I'm building a data acquisition system that needs to power sensors and a high voltage contactor at 24Vdc, 12Vdc, and 5Vdc. After reading another post, it seems it is best to use separate AC-DC power supplies for each output voltage. Therefore, I plan to wire my power supplies to my AC output as seen in my simplified wiring diagram below:

Wiring Diagram

Should I be concerned about how much current is being drawn from my power outlet? Is there anything I could add to make my system safer? I've received mixed comments about using two separate AC outlet connections instead of one to power my power supplies, but I'm aiming to have only one AC power cable if all at possible. Any tips are appreciated!

  • 1
    \$\begingroup\$ Should I be concerned about how much current is being drawn from my power outlet - not with the consumption stated on your diagram. Assuming you have somewhat standard outlets of course. \$\endgroup\$
    – Eugene Sh.
    Sep 14 at 20:20
  • \$\begingroup\$ I live in the US, so a simple search tells me 15A. Have several co-workers telling me otherwise, 10A to be specific. Seems low to me? \$\endgroup\$
    – HighFives
    Sep 14 at 20:24
  • \$\begingroup\$ Do you know how to calculate the overall AC current from 120VAC given your data? From my calculation it will be slightly more than just 1A \$\endgroup\$
    – Eugene Sh.
    Sep 14 at 20:27
  • \$\begingroup\$ use a power bar \$\endgroup\$
    – jsotola
    Sep 14 at 20:29
  • \$\begingroup\$ Is this a rack-mounted station? Companies make Power Distribution Units for this purpose. Years ago, we put outlet strips inside test stations, but that is not per code. \$\endgroup\$
    – Mattman944
    Sep 14 at 20:31

1 Answer 1


The overall power consumption of your devices is about (multiply voltage and current)

15 W + 60 W + 60 W + 48 W = 183 W

There will be additional conversion losses for the power supplies.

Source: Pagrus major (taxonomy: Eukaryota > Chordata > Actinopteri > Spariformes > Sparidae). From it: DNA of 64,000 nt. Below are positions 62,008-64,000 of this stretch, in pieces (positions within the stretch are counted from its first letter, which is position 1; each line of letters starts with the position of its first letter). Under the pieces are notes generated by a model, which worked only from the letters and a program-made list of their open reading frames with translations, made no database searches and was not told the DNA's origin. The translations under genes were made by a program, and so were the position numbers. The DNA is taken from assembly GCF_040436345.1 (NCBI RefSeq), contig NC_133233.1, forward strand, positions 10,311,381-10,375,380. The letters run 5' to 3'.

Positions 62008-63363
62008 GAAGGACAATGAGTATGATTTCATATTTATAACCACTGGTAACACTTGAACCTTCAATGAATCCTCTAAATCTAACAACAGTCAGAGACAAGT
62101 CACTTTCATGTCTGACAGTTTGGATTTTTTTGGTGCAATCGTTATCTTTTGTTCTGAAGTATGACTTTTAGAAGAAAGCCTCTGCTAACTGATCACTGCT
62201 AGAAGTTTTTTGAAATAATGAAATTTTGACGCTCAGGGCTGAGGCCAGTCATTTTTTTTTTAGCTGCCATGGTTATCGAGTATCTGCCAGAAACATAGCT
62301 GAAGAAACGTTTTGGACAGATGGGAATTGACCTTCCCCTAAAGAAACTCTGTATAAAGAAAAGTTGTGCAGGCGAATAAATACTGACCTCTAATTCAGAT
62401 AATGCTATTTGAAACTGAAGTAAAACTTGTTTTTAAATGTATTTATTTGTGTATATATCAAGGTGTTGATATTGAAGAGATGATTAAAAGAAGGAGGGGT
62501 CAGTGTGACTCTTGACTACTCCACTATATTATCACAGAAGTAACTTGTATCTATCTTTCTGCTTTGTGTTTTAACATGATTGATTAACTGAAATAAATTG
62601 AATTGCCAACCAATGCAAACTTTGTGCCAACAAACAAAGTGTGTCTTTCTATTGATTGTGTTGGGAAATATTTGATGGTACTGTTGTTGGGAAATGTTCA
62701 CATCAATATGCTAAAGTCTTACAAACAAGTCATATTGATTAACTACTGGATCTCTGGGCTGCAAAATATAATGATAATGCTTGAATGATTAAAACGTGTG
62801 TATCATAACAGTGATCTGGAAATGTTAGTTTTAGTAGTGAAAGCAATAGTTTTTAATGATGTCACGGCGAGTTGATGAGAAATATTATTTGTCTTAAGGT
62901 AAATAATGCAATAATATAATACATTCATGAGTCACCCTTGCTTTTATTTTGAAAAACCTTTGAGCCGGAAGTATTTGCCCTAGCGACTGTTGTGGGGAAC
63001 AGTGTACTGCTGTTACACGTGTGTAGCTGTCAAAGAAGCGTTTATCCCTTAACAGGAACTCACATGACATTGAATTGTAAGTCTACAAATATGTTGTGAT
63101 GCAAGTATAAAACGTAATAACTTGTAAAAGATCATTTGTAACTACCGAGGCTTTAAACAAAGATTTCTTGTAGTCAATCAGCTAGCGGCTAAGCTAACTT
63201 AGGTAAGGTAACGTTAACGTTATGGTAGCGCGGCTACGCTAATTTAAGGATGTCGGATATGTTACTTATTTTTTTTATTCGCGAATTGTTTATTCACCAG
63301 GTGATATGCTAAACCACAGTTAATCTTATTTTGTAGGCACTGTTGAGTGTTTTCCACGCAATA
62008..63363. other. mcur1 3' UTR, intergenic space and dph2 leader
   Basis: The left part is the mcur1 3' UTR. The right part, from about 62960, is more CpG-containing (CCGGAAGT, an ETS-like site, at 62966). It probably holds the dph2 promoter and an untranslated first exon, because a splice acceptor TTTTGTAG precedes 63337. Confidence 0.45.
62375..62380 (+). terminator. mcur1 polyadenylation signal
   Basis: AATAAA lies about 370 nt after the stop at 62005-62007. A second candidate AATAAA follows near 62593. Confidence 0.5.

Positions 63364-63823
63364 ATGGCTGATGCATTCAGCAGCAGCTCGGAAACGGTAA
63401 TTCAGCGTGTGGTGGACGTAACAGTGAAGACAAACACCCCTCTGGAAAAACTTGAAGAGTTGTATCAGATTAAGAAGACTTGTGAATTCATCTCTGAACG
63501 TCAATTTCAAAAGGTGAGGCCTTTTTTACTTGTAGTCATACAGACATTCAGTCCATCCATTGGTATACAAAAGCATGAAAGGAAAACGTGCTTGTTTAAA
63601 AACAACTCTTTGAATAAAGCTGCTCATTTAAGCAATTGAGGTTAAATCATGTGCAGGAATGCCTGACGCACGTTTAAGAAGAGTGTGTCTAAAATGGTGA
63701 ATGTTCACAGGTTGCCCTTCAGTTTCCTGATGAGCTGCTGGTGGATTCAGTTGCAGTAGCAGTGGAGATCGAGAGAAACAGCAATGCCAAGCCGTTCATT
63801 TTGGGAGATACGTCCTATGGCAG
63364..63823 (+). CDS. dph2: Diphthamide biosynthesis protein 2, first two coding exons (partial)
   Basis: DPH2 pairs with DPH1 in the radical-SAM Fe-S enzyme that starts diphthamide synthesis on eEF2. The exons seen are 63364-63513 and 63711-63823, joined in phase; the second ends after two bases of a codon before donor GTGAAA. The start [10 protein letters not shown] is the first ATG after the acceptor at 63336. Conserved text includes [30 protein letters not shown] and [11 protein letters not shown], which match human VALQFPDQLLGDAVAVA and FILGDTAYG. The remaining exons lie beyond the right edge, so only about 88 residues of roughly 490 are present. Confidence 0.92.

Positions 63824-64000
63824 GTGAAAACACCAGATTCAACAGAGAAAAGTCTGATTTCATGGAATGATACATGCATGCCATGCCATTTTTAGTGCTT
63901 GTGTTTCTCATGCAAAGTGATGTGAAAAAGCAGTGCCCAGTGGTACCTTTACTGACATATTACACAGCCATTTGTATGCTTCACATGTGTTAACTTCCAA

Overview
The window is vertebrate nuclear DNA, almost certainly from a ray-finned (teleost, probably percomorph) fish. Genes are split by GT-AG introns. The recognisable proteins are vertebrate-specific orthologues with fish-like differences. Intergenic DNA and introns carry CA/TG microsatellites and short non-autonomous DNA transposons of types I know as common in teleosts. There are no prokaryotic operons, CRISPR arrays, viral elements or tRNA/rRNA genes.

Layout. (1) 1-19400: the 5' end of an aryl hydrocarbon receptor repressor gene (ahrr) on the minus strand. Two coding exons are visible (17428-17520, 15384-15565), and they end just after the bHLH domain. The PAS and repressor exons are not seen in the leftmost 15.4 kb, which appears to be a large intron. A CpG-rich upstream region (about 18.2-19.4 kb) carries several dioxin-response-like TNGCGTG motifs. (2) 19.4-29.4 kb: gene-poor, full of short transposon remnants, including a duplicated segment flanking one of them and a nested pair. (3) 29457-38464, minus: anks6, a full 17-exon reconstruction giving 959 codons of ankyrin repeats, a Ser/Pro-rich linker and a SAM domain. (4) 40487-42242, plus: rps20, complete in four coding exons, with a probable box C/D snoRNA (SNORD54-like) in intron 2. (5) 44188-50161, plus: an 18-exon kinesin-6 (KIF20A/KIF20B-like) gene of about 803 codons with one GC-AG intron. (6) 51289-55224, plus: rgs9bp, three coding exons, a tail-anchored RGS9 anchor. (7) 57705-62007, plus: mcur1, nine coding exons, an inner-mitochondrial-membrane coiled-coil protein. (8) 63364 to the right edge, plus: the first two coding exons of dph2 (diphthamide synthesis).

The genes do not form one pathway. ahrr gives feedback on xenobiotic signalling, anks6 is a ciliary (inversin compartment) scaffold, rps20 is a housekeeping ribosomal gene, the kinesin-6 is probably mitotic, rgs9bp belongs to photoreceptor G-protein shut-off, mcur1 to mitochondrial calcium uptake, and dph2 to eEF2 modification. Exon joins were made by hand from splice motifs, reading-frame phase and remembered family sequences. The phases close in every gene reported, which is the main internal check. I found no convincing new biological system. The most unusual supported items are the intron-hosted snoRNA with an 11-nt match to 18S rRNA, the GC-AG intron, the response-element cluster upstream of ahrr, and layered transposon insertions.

Let's assume 240 W of total power consumption.

That will take 2 Amps of current from the 120 V wall outlet.

No matter if the wall outlet gives you 10 or 15 Amps, you will be safe drawing only 2 Amps.

Only one wall plug.

  • \$\begingroup\$ It will also save you headaches/the occasional explosion from connecting two or more independent power supplies' grounds together. \$\endgroup\$
    – vir
    Sep 14 at 20:57
  • \$\begingroup\$ The wattages you calculated are using the power supplies' output voltage/current. Shouldn't we use their input voltage/current values instead? For example, the 5V power supply has current/voltage inputs of 0.55A 115Vac, therefore 143 W. Do you agree? \$\endgroup\$
    – HighFives
    Sep 14 at 23:22
  • \$\begingroup\$ I don't believe that a 3 A 5 V power supply will draw that much power. I assumed about 80% efficiency and rounded to 240 W to compensate for the actual power taken. 143 W in for 15 W out would be the most inefficient power supply I've ever heard of. The value you mentioned is probably the maximum input current – for whatever reason it may be that high. Apart from that – sure, calculate the power actually drawn from the power plug, not the power going to the devices. Edit: BTW 0.55 A 115 Vac is 63 W, not 143 W. \$\endgroup\$
    – ChristophK
    Sep 16 at 17:13

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